The 14-year-old got told the actual word; he nearly choked.

Have you run across any ridiculous mistakes lately?

Advertisements

About Tonette Joyce

Tonette was a once-fledgling lyricists-bookkeeper, turned cook/baker/restaurateur and is now exploring different writing venues,(with a stage play recently completed). She has had poetry and nonfiction articles published in the last few years. Tonette has been married to her only serious boyfriend for more than thirty years and she is, as one person described her, family-oriented almost to a fault. Never mind how others have described her, she is,(shall we say), a sometime traditionalist of eclectic tastes.She has another blog : "Tonette Joyce:Food,Friends,Family" here at WordPress.She and guests share tips and recipes for easy entertaining and helps people to be ready for almost anything.
This entry was posted in free week, Tonette Joyce, Uncategorized and tagged , , , , , , . Bookmark the permalink.

8 Responses to Quasi-Rant

  1. Patricia Kiyono says:

    The errors you mention would stand out to me (other than #4 – having spent my life in Protestant churches that mistake would not register). My bigger pet peeve is incorrect comma and apostrophe use (the worst is when someone who should know better writes “Your welcome”), including run-on sentences. One of my favorite memes includes the cover to a popular magazine where a celebrity is pictured and the headline reads “XXX talks about cooking her friends and family.”

    Liked by 2 people

    • Oh, yes,the ones you mention are in epidemic proportions,Patty. As for apostrophes, it seems that almost no one can make a plural any more; if they add an ‘s’, the add an apostrophe and it drives me bonkers.
      I assume that the writers also based it on Protestant services, but that is my point: check it out. Would a writer say, “The minister CELEBRATED the Sunday worship”? Would anyone just guess and write, “The rabbi SAID the Passover service”? No, they would check it out. Even before the Internet, it is so easy to find information or just ASK.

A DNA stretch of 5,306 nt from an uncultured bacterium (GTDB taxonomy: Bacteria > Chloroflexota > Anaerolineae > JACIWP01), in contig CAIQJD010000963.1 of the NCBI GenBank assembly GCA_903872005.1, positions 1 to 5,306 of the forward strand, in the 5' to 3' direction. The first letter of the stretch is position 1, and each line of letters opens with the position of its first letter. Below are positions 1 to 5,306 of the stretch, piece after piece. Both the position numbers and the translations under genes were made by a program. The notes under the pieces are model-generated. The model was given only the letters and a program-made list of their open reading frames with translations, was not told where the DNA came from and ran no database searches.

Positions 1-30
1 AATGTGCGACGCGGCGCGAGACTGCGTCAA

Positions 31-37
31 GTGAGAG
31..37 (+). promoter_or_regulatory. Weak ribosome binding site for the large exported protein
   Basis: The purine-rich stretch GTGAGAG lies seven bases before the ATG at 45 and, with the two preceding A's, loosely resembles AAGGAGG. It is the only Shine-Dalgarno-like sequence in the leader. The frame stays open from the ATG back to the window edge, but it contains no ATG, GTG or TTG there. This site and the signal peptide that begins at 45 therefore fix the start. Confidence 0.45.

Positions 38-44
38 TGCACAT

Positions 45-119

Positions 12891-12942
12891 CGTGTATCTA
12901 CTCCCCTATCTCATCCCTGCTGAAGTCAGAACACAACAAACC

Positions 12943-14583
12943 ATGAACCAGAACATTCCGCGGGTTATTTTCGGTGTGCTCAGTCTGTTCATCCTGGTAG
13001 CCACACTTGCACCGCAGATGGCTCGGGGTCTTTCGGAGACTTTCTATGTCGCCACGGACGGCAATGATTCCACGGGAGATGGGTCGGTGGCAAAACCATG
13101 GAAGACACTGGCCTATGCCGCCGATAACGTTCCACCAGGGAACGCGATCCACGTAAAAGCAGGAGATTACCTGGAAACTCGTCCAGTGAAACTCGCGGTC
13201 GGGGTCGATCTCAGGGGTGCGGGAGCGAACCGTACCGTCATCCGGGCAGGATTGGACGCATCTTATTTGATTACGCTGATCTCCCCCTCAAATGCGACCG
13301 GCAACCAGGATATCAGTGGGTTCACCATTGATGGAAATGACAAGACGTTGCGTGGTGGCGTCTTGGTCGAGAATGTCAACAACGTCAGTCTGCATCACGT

Like

  2. Twin triplets? Eatable? Wow.
    I wasn’t raised Catholic but leading mass doesn’t sound right to me.

    I recently read a book where the author used “where” instead of “were” in two different sentences on the same page. I stopped, set the book aside, let out some frustration over it, then finished the book.

    Liked by 2 people

    • I see more and more completely stupid mistakes and wonder why they are paying editors?
      Typos and mistakes that are so easy to overlook when you are the writer,(you know what you want to say and read what your mind knows SHOULD be there but isn’t), but that is what proofreaders and editors are for, right?

      Like

  3. jeff7salter says:

    many of your examples also bug me. I see similar instances in the newspaper all the time, and even on network TV — from whoever writes what I’ll call their “slides” that appear while the newscasters are speaking.
    Don’t get me started about billboards and business signs with misspelled words, the wrong words, or the added quote marks for emphasis!
    Oh well, I conclude to myself, not everybody focused on their English classes… just as I yawned off my science classes in school.

    Like

    • Laziness, I assume, Jeff. You weren’t expecting to become a scientist! This is not only the WRITERS’ job’s, but their EDITORS. I can’t believe that so little work seems to be done well by them anymore.

      Liked by 1 person

  4. Joselyn says:

    It’s so frustrating how often these type of things appear. I saw one just today in a headline in our local newspaper. Oops. I tend to mis-type it’s and its. Or maybe it’s always auto-corrected improperly… I’m going to go with that.

    Liked by 1 person

Leave a Reply

Fill in your details below or click an icon to log in:

WordPress.com Logo

You are commenting using your WordPress.com account. Log Out / Change )

Twitter picture

You are commenting using your Twitter account. Log Out / Change )

Facebook photo

You are commenting using your Facebook account. Log Out / Change )

Google+ photo

You are commenting using your Google+ account. Log Out / Change )

Connecting to %s